This blogpost was conceived a week or two ago and has been created and produced entirely on this day, the birthday of Dr. Martin Luther King, Jr.  If you are short on time, perhaps you can at least mine a few nuggets from the quotes below.

Serendipitously, today, my son and I listened to an old cassette tape while driving in a truck of about the same age.  The recorded music was from Walt Disney World’s EPCOT Center, and the lead song was what I’d call a differently patriotic one:  “America, Spread Your Golden Wings.”[1]  Sometime before the song’s final chorus, three significant America quotes of American history are included as an interlude:

  1. The moon landing
  2. JFK’s “Ask not …”
  3. The quintessential Martin Luther King “ have a dream …” quote

I myself have never had much interest in Martin Luther King, Jr.  For one thing, I have been conditioned to be biased against just about anyone in the limelight.  That aside, I must admit that the lyrics and music of the above-mentioned song, along with the interweaving of these often-heard, spoken moments in American history, combined to inspire even me.  King’s words are without doubt memorable, influential, and inspirational.  To date, his now-50-year-old attempts to influence this country toward breaking down racial walls has not had enough impact.  The Civil Rights causes that King so ardently championed have been left with unfinished work.  Another voice along these same lines was that of Will D. Campbell.

Image result for will campbell
Will D. Campbell (1924-2013)

In my reading on topics related to the two kingdoms, political and eternal, I have hung on an item in my possession (thanks to noted author Lee Camp)—a compilation of selected Campbell writings, edited by Richard Goode.  I had not heard of Campbell before 2016, and perhaps you haven’t, either.  Allow me to introduce you to him.

Will Campbell was a preacher in Louisiana for two years before taking a “religious life” post at the University of Mississippi from 1954 to 1956.  He was forced to leave that position because of his participation in the Civil Rights Movement.  He later served as a race relations consultant for the National Council of Churches in New York, and he is said to have worked closely with Martin Luther King, Jr.  Following are excerpts from blurbs found on the back cover of the book:

Campbell still has much to teach us all.  Quirky and courageous, Christian and contrarian, his life of love and labor on behalf of civil rights—and plain civility to those in need—deserves a wider hearing…

In this remarkable collection, Will Campbell unmasks the powers-that-be, envisions on alternative order, and calls Christians to radical practices of resistance and reconciliation.  The witness and these pages will call forth many adjectives:  “Unrealistic!”  “Outrageous!” “Scandalous!”  . . .  Most often, however, another word is best:  Gospel.  Unsettling and essential reading for contemporary Christians.

If I myself had said the above, I would hope that most of my readers would respect the opinions somewhat.  The fact that the blurb writers hail from Trinity Evangelical Divinity School and Duke Divinity School, respectively, will give the comments added weight.

Particularly appropriate on this day, the following words would perhaps encapsulate Campbell’s indictment of Christian whites in the South:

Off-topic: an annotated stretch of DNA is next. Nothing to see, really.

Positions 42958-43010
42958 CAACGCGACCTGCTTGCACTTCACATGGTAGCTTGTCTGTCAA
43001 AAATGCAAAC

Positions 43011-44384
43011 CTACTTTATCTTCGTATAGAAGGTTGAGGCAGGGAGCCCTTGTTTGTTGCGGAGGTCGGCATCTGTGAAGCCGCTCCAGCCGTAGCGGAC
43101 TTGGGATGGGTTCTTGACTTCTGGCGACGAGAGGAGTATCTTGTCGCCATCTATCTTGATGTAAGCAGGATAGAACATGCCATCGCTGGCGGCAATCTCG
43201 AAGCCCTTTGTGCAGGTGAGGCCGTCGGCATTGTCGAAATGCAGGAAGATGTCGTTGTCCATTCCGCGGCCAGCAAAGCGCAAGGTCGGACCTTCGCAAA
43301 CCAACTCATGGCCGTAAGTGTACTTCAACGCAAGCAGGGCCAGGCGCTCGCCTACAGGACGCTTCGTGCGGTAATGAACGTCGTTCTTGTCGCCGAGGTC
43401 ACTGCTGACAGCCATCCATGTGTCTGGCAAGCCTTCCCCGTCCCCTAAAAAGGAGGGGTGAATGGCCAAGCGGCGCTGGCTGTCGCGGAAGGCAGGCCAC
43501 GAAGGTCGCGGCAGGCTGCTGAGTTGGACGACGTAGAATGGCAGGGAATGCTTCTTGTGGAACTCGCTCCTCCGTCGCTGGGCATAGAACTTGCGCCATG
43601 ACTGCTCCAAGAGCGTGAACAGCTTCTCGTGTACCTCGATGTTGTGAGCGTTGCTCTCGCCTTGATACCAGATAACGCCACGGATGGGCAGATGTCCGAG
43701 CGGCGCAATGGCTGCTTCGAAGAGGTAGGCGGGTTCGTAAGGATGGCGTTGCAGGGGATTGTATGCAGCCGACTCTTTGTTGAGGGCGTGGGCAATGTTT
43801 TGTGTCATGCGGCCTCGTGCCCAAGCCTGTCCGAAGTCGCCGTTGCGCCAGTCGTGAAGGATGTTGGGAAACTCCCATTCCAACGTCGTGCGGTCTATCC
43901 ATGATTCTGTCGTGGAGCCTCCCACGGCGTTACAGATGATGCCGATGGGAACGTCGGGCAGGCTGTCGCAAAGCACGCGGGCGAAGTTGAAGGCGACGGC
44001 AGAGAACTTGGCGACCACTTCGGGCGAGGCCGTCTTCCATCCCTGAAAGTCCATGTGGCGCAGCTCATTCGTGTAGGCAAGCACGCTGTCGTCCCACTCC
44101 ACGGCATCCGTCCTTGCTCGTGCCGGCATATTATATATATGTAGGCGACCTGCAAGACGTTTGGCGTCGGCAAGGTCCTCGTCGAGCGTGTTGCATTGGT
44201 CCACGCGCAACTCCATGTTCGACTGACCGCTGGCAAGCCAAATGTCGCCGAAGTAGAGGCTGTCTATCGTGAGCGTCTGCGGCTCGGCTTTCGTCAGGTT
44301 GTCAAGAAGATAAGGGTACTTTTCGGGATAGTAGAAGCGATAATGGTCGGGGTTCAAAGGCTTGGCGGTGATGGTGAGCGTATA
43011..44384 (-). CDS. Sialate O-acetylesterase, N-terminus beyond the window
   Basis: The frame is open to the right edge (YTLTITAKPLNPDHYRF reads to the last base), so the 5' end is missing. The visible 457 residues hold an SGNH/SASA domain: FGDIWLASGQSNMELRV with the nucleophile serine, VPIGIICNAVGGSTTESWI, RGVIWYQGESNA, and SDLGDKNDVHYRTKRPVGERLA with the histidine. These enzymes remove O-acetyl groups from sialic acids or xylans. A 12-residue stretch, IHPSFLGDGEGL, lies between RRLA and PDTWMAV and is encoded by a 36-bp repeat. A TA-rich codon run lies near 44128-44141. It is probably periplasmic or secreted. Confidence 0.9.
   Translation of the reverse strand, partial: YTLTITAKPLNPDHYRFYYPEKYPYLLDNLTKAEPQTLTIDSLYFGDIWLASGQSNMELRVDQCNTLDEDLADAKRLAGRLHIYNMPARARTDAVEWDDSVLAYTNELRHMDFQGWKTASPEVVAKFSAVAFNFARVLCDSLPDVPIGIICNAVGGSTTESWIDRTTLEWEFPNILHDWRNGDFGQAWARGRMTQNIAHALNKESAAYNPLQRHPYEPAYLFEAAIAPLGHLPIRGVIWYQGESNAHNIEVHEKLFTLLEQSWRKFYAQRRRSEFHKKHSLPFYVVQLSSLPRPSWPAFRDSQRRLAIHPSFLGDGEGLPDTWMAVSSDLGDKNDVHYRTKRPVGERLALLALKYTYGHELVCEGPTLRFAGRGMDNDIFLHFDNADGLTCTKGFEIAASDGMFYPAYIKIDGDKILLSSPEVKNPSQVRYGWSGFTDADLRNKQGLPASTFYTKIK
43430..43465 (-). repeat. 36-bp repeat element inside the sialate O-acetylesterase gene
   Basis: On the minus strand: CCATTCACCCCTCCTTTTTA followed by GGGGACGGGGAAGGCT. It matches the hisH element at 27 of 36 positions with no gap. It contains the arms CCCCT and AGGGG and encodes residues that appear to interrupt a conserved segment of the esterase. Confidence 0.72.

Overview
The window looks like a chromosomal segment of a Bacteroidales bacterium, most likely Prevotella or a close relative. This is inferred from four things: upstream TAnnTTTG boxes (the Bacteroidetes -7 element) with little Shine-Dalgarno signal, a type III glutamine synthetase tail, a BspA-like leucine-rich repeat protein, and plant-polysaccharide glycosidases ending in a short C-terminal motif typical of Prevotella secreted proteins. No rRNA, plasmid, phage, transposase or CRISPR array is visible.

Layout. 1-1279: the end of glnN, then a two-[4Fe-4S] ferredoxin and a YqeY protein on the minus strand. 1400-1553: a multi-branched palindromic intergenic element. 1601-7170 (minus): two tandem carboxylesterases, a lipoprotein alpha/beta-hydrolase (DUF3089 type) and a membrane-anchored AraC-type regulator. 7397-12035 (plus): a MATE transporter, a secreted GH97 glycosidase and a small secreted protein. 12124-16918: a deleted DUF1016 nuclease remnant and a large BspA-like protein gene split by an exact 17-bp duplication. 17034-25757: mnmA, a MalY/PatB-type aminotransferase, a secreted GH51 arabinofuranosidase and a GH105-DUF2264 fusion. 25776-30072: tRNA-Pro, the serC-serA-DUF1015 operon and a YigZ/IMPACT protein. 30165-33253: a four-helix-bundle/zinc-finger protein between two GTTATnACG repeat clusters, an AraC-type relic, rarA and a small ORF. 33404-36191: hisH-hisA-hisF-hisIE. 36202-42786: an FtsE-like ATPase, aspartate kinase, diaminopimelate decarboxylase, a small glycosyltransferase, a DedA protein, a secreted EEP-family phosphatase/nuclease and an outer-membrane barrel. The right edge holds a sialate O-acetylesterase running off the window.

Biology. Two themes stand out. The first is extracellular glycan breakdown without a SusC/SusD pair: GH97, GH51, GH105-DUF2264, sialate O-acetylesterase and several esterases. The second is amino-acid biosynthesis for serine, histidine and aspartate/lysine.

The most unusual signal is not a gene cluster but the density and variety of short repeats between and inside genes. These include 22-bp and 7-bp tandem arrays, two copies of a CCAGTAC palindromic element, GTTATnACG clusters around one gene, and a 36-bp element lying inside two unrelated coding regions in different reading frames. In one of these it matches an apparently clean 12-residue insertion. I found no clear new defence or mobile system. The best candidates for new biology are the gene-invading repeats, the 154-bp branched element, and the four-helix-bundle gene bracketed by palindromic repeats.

The pattern we have seen develop in the Civil Rights struggle has been somewhat as follows:  Negroes have grown tired of unfreedom.  They have done something about it.  In not one case has the leadership in the significant developments been furnished by whites.  In Montgomery, Birmingham, Philadelphia, always it has been Negroes who have initiated the action.  That, in the Christian understanding, is not as it should have been (bear another’s burdens)….  Neither individual man nor society has been redeemed to the point where we are our brother’s keeper or advocate very much of the time.  (177)

It seems to me that the voice of Will Campbell is one that should be heard not only on this particular day but also, more generally and broadly, by all Christians in our age.  Editor-compiler Goode comments, “Campbell incarnates the radical iconoclastic vocation of standing in contraposition to society, naming and smashing the racial, economic, and political idols that seduce and delude.”  (back cover)   “Professing disciples,” says Campbell, “must live an irrepressible conflict against the principalities and powers …  that divide and dehumanize.” (vii)  “Rather than crafting savvy strategies and public policies, . . . Campbell counsels, ‘”Be reconciled!'” (back cover)   I don’t trust that “social” problems can really be solved in this life, but in their spiritual aspects, such problems as racism will be eased, in small corners, by individuals acting like Jesus rather than through political solutions.

Campbell was at times what might today be called an “advocate for the African-American,” yet his notion of reconciliation was so radical that he even went so far, on a humanitarian basis, to champion whites who perpetrated deeply violent, terroristic acts on blacks.  He advocated, for instance, for one KKK member and for a law enforcement officer who was wrongly acquitted of a crime against blacks in the Deep South.  After certain civil rights were legally obtained for black Americans, Campbell “came to believe that American society was substituting rednecks as the new, preferred ‘least of these’ group.  Campbell cast his lot with them, seeking to illustrate reconciliation with these ostracized sisters and brothers.” (31)  I wonder what Campbell would perceive of the last decade or so.  I suspect it would not be one group that would receive his attention.